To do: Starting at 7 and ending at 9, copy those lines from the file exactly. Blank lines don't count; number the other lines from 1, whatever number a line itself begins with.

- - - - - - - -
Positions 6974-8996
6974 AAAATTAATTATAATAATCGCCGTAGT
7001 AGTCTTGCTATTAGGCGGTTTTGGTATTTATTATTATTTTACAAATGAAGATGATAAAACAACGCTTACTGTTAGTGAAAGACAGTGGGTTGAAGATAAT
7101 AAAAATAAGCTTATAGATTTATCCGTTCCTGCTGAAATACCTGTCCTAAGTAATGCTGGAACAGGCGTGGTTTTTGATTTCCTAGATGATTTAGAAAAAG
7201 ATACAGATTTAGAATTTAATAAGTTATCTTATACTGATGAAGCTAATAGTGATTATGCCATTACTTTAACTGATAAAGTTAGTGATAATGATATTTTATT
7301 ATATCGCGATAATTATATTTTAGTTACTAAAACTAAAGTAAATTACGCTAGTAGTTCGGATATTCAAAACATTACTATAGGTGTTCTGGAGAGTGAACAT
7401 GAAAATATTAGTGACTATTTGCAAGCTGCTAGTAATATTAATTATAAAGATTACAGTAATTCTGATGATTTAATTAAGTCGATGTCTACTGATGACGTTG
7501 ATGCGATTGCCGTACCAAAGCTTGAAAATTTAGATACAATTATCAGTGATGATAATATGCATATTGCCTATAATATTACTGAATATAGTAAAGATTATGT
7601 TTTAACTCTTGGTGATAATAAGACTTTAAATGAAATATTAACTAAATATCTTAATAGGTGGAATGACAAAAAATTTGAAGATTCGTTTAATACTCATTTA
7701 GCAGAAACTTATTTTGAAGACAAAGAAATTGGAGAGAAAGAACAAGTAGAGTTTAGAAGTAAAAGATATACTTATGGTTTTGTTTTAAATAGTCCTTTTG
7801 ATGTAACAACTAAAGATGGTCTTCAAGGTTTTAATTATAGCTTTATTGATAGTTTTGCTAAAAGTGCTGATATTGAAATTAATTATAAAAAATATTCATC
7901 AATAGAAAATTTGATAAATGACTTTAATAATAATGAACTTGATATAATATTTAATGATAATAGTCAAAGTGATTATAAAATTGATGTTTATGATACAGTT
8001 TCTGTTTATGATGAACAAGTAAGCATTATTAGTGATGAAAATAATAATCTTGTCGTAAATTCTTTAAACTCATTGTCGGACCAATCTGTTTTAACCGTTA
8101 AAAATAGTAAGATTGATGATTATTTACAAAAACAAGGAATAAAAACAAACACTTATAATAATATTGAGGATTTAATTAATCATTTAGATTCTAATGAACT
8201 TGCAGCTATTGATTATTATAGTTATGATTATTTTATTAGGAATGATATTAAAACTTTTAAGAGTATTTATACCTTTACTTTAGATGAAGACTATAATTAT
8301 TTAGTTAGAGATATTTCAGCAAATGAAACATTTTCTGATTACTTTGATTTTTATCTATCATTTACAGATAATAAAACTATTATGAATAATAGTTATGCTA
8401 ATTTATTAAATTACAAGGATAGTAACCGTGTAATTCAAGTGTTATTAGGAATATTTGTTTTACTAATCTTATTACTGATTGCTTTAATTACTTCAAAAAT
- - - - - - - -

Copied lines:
7401 GAAAATATTAGTGACTATTTGCAAGCTGCTAGTAATATTAATTATAAAGATTACAGTAATTCTGATGATTTAATTAAGTCGATGTCTACTGATGACGTTG
7501 ATGCGATTGCCGTACCAAAGCTTGAAAATTTAGATACAATTATCAGTGATGATAATATGCATATTGCCTATAATATTACTGAATATAGTAAAGATTATGT
7601 TTTAACTCTTGGTGATAATAAGACTTTAAATGAAATATTAACTAAATATCTTAATAGGTGGAATGACAAAAAATTTGAAGATTCGTTTAATACTCATTTA